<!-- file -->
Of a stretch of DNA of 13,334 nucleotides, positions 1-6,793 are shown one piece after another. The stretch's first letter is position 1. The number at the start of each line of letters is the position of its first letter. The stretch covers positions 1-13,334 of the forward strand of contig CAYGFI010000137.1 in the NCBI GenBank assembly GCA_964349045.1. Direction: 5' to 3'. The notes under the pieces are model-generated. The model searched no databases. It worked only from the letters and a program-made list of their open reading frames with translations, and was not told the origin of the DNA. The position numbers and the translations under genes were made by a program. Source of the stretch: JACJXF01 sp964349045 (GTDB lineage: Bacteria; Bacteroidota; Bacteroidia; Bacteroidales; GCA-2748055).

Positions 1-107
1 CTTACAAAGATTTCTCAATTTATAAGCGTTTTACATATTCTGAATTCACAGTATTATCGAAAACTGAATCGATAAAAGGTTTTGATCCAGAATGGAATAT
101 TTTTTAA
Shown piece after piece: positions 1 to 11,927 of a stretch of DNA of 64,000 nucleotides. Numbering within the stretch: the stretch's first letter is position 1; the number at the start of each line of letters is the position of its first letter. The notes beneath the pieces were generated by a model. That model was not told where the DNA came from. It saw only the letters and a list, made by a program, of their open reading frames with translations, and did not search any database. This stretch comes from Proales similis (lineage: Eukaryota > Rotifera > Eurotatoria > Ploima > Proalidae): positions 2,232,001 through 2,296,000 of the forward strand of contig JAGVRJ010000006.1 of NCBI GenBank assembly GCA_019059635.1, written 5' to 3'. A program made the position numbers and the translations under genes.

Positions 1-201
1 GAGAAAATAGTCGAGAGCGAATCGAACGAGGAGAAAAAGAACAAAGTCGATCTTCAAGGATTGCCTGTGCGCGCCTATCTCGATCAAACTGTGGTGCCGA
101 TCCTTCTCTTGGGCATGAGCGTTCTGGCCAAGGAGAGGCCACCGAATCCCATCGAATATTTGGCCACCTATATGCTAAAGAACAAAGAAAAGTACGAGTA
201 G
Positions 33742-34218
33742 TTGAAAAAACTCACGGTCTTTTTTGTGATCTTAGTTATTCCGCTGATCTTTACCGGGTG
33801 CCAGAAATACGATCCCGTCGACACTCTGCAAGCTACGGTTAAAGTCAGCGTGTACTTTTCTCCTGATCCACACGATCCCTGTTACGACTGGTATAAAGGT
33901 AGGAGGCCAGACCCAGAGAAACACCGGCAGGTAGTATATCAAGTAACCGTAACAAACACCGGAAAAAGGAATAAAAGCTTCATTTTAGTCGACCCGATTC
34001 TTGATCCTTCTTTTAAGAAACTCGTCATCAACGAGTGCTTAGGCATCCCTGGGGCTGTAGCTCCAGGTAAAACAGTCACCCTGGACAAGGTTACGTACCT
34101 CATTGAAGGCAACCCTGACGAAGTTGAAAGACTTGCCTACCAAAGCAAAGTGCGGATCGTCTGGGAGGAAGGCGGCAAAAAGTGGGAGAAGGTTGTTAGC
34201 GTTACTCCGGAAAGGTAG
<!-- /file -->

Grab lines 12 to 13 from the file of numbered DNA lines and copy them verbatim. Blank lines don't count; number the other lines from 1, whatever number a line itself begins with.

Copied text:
33801 CCAGAAATACGATCCCGTCGACACTCTGCAAGCTACGGTTAAAGTCAGCGTGTACTTTTCTCCTGATCCACACGATCCCTGTTACGACTGGTATAAAGGT
33901 AGGAGGCCAGACCCAGAGAAACACCGGCAGGTAGTATATCAAGTAACCGTAACAAACACCGGAAAAAGGAATAAAAGCTTCATTTTAGTCGACCCGATTC